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|Height:||22-26 inches (female), 23-27 inches (male)|
|Weight:||50-75 pounds (female), 60-90 pounds (male)|
|Colors:||Black, white, tawny, grey, black & tawny, black & grey|
|Suitable for:||Active families, those with big yards, wanting a guard dog|
|Temperament:||Fearless, obedient, protective, Loyal, Intelligent|
If you are looking for a dog that just so happens to be named after a very fancy cheese, then look no further than the Briard. Yes, they were in fact named after brie cheese. These lovable giants hail from France and were bred to do one thing—protect the pastures of sheep that roam the French farmlands.
While they are named after the gooey cheese, these dogs are anything but soft. More than capable of running off predators or anything you don’t want around, Briards are fearless guard dogs.
While we love this breed, they simply aren’t for everyone. They make great companions, but they aren’t likely to want to snuggle up and do nothing all day. Maybe, after hard days’ work, they may be ready to snuggle up and watch some Netflix (only if you have great taste in movies) and they make great family pets. But before you go off and find a Briard breeder, there are some things you need to know.
Let’s look at why this dog could be your perfect match or why you need to swipe away from them.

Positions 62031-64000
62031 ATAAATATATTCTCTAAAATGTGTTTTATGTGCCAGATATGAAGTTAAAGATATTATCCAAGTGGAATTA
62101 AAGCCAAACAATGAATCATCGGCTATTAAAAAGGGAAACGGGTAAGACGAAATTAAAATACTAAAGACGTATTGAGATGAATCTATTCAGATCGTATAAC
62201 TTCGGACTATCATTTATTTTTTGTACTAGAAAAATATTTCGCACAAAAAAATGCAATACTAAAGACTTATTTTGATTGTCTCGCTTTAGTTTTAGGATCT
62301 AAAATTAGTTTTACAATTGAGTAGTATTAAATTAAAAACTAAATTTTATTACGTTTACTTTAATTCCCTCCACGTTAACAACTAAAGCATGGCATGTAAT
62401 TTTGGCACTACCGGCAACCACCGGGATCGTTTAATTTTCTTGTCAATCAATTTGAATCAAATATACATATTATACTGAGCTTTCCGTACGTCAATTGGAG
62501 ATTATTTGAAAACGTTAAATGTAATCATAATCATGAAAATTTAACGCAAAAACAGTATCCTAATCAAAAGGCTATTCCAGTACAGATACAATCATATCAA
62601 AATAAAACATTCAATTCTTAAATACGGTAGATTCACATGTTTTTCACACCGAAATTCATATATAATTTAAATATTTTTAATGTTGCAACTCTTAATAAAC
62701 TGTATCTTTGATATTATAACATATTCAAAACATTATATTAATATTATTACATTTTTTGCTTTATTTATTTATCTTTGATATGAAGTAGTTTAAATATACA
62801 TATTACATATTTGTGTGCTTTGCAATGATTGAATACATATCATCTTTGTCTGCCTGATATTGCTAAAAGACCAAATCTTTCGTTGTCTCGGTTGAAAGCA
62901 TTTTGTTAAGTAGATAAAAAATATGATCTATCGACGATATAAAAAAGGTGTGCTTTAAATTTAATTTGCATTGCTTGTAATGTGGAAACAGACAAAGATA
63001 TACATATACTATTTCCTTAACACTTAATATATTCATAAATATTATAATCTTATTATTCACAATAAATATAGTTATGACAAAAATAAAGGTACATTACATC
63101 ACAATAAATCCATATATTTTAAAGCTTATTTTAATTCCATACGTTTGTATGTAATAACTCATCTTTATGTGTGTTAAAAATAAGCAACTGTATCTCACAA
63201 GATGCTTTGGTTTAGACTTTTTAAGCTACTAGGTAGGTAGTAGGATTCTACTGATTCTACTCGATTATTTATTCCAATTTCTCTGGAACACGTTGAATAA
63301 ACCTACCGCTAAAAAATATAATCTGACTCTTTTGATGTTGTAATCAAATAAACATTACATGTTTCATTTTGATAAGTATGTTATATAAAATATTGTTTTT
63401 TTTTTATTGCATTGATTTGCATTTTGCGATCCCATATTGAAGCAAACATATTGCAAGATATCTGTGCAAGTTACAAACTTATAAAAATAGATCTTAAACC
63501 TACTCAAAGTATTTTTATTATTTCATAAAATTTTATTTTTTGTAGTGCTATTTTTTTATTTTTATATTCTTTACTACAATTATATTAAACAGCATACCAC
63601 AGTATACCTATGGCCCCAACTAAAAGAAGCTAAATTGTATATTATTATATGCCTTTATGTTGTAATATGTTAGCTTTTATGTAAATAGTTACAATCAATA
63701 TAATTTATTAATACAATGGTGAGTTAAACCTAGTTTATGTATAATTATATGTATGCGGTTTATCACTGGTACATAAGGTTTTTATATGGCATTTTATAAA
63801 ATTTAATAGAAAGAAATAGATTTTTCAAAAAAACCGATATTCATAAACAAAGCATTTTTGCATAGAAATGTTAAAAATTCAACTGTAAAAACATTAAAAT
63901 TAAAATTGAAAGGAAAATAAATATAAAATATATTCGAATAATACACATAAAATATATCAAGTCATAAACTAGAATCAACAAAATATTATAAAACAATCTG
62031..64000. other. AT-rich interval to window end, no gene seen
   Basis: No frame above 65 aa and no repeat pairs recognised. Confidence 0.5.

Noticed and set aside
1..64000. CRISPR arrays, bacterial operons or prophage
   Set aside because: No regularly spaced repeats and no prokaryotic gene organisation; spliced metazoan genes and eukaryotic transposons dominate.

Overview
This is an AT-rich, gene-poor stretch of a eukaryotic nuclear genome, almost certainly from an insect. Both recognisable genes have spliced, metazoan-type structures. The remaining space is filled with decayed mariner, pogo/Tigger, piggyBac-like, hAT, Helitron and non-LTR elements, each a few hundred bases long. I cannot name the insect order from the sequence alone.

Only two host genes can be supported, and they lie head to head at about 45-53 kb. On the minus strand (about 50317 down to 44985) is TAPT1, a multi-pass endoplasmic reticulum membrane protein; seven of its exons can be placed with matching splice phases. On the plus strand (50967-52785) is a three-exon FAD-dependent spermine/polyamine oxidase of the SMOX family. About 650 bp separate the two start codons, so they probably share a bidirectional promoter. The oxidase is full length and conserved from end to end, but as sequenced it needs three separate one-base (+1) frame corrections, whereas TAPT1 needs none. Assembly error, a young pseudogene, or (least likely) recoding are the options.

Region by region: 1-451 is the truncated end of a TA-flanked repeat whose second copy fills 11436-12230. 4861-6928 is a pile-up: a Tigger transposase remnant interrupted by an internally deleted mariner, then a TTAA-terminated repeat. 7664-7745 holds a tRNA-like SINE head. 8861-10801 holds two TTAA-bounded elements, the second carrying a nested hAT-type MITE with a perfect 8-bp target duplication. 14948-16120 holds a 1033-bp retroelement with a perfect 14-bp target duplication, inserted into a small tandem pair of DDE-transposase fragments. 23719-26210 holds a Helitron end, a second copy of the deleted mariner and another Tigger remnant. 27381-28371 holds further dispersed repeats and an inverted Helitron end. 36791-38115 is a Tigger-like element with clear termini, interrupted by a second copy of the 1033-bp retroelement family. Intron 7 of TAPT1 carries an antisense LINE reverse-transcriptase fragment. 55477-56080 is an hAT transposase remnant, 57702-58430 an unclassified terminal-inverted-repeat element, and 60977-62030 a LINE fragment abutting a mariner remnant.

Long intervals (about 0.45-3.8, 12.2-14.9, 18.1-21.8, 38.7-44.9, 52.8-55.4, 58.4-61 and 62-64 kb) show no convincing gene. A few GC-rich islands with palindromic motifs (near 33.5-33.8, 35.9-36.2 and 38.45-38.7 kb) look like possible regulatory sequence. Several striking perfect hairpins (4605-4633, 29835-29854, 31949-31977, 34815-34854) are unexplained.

Briard Puppies – Before You Buy…
There is no denying that the Briard makes a fantastic family dog. However, before you think about getting one for you and your family, the main thing to know is the Briard is a working dog. They are happiest when they have a job to do. Oh, they love being pampered, but only after they have put in a hard day’s work.
If your family loves to have movie days and chill daily, then this pup isn’t going to suit your family. Wile you don’t need a ranch to work this breed, you need a lot of exercise and places to run around. Apartment life is not for this dog at all. When a Briard is bored, your house becomes a giant chew toy, and no one wants that.
Briards are herding and guard dogs. They take both tasks very seriously. Strangers are going to be a touchy subject with this dog, even if you aren’t in danger. They can be a handful to those who aren’t looking for a protector or watchdog. This also means that meek or mild dog parents need not apply for the Briard. They need an experienced owner or they will walk all over you.
What’s the Price of Briard Puppies?
The price of a Briard puppy is going to factor in a few different things. You are going to be paying for the name of the breed, the reputable breeder, and if you want a show dog then the lineage. On average, the price of a Briard is somewhere between $1,000 and $1,500 if you are just going with a reputable breeder. If you want a show dog, then you can expect to pay anywhere from $2,000 to $5,000 for one puppy.
A healthy Briard is going to come from a breeder who knows what they are doing. You want one that has been socialized with their littermates and even other animals. It is well worth paying the extra money to know that your puppy is going to be a happy, healthy, and socialized puppy. Like many breeds out there, if for whatever reason you cannot keep your Briard they often will allow you to give them back the dog so they know that dog is in expert hands.